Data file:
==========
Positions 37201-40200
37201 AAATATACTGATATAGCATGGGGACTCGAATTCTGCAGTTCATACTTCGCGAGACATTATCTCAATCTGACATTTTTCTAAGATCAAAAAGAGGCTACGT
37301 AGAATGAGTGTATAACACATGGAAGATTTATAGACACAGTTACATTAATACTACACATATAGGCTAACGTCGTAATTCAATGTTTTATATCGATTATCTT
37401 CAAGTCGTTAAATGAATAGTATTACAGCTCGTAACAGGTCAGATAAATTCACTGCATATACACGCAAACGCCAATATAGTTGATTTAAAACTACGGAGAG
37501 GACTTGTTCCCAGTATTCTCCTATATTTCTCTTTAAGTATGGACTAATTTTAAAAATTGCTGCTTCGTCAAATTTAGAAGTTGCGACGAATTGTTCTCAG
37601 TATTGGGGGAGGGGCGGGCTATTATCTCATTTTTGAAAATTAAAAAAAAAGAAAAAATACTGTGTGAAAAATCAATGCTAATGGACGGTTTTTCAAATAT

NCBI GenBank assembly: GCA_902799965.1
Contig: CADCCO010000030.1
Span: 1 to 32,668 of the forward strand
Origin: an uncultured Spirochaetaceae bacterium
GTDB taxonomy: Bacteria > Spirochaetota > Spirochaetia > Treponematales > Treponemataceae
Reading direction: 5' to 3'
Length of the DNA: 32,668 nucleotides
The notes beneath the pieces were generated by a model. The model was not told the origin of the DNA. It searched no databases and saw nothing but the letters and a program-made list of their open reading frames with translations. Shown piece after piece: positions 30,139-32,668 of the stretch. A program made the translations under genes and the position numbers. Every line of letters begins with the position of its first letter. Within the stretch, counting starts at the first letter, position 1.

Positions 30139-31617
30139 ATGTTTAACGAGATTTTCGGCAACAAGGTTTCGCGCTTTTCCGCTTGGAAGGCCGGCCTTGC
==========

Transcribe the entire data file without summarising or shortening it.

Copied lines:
Positions 37201-40200
37201 AAATATACTGATATAGCATGGGGACTCGAATTCTGCAGTTCATACTTCGCGAGACATTATCTCAATCTGACATTTTTCTAAGATCAAAAAGAGGCTACGT
37301 AGAATGAGTGTATAACACATGGAAGATTTATAGACACAGTTACATTAATACTACACATATAGGCTAACGTCGTAATTCAATGTTTTATATCGATTATCTT
37401 CAAGTCGTTAAATGAATAGTATTACAGCTCGTAACAGGTCAGATAAATTCACTGCATATACACGCAAACGCCAATATAGTTGATTTAAAACTACGGAGAG
37501 GACTTGTTCCCAGTATTCTCCTATATTTCTCTTTAAGTATGGACTAATTTTAAAAATTGCTGCTTCGTCAAATTTAGAAGTTGCGACGAATTGTTCTCAG
37601 TATTGGGGGAGGGGCGGGCTATTATCTCATTTTTGAAAATTAAAAAAAAAGAAAAAATACTGTGTGAAAAATCAATGCTAATGGACGGTTTTTCAAATAT

NCBI GenBank assembly: GCA_902799965.1
Contig: CADCCO010000030.1
Span: 1 to 32,668 of the forward strand
Origin: an uncultured Spirochaetaceae bacterium
GTDB taxonomy: Bacteria > Spirochaetota > Spirochaetia > Treponematales > Treponemataceae
Reading direction: 5' to 3'
Length of the DNA: 32,668 nucleotides
The notes beneath the pieces were generated by a model. The model was not told the origin of the DNA. It searched no databases and saw nothing but the letters and a program-made list of their open reading frames with translations. Shown piece after piece: positions 30,139-32,668 of the stretch. A program made the translations under genes and the position numbers. Every line of letters begins with the position of its first letter. Within the stretch, counting starts at the first letter, position 1.

Positions 30139-31617
30139 ATGTTTAACGAGATTTTCGGCAACAAGGTTTCGCGCTTTTCCGCTTGGAAGGCCGGCCTTGC